As National Day of Writing approaches on Oct. 20th, I often find my twitter feed full of hashtags about #WhyIWrite and #WhyITeach and #amwriting from classroom teachers and writers. I sometimes see these and immediately feel embarrassed at the lack of personal writing I am currently doing but also am doused with a yearning to reignite my writing hunger again. I want to be lost in writing my ideas and creating stories that make me giggle behind my laptop. I want to seek that joy that always brings me back to write again and again.
I work in several schools around Houston, TX and in most classrooms there is a lot of writing going on. Teachers have beautiful bulletin boards with essays and published stories on display. But somehow, something is missing from these classrooms. When it is time for writing, the joy has been sucked out of the room and you can see it on all of the students’ faces. Teachers have “writer’s workshop” on their agenda and specific writing curriculum to support their teaching. All students have their writer’s notebooks and inside each look identical; the same graphic organizers, the same outlines, the same brainstorms, and sometimes students are all writing about the same topic. To teachers, this feels controlled and organized. Their entire class is at the same place with their writing unit and no one is left behind. Teachers have a clear and organized unit of study focused on a genre that will last exactly 4 weeks. And each daily lesson provides a specific writing strategy that must be used in a final published product. As a teacher, I get wanting to be organized and prepared but what does this rigid structure do for our youngest writers? Are we teaching them that writing has a distinct plan and a formula to follow? How is a writer’s notebook truly theirs when it must have the same components as everyone else? Where is the fun, the play, and creativity in a structure that is so regimented?
I recently read Ralph Fletcher’s Joy Write and it spoke directly to my heart. His book focuses on the idea that teachers need to give students low stakes writing opportunities to get high gains as writers. He argues that writers workshop has evolved into a very different beast than when it originally began. It has become over-curricularized and become so controlled that the heart and soul of what a workshop should be has almost disappeared. He argues that teachers need to provide time and space within a writing period to give students choice and play, so they may see that “writing is fun, passionate, and joyful…” (pg. 40, Joy Write) The goal should be “to create writing classrooms where the student can develop the concept: I am a writer.” (pg. 40, Joy Write) When teachers have set the pace and structure to be so restrictive, we then inhibit the young writer from learning on their own. If we think about what real writers do, we need our writer’s workshop to mimic that same process of creativity and imaginative work.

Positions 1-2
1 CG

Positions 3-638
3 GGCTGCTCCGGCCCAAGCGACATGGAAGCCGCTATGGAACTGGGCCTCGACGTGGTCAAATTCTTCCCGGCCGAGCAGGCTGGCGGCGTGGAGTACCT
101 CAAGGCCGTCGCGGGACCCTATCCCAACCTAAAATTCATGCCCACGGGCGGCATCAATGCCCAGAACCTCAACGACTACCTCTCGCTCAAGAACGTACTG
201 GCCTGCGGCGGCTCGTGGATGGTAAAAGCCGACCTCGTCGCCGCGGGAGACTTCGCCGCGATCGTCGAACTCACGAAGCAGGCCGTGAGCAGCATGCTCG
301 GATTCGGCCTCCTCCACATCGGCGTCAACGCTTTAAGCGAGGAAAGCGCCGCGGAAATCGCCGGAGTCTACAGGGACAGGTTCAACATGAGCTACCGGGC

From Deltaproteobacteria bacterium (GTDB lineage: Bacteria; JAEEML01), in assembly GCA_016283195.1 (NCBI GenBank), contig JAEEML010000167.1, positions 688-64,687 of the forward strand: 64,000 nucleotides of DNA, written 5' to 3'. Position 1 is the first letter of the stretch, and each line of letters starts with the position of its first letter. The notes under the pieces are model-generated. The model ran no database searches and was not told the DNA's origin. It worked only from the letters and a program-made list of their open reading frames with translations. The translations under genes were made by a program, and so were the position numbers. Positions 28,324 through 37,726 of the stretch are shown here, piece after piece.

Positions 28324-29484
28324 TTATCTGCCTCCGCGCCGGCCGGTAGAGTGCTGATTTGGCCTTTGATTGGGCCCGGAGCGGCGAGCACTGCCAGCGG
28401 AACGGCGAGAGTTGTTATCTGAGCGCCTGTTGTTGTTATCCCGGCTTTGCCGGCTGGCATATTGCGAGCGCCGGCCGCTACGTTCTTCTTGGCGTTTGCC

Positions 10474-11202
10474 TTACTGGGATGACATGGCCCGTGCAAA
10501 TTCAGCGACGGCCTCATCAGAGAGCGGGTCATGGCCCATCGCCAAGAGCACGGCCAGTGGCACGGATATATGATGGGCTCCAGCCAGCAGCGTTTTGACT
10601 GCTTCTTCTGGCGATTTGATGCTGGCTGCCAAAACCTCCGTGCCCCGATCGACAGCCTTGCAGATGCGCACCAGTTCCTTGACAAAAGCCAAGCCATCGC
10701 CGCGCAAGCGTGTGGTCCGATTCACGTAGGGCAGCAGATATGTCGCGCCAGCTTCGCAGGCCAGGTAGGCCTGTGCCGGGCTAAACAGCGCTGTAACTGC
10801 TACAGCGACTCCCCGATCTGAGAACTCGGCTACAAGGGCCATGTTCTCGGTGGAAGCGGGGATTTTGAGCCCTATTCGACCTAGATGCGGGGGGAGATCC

Throughout the book, Ralph Fletcher offers amazing suggestions on how to help foster and create this joyful writing with low stakes opportunities in students. However, he misses one solid aspect; the teacher. How are teachers finding joy in their own writing? What writing opportunities are teachers participating in? How can teachers use their joy of writing to impart onto their students?
Most teachers are afraid to write on their own. They come to the classroom with heavy baggage about what writing was for them as a child and how they communicate through writing today. Many, if not most, teachers do not see themselves as writers. And those teachers who do write, often are writing not for themselves but solely for their lessons or students. They are not sharing their writing with other adults or their peers. Their writing is specifically tailored for the genre or work their students are doing. This isn’t bad, but is it truly joyful writing? Do teachers get satisfaction and joy from this type of writing?
And so, I have challenged myself to find more joy in my own writing. Engaging in playful work with words and stories. I am dedicating more time daily for just writing, without a set agenda or goal. I am also challenging teachers I coach and work with to pause and find opportunities to write for themselves. My hope is that if teachers begin to seek opportunities to write for themselves as a tool to process memories, stories, or ideas, this will trickle down into their classrooms. I hope that teachers begin to see excitement and wonder in their writing and share this passion with their students. I want teachers to feel empowered and step away from their perfect binder of plans and just get messy with writing.
And so I have to ask, how are you writing joyfully today?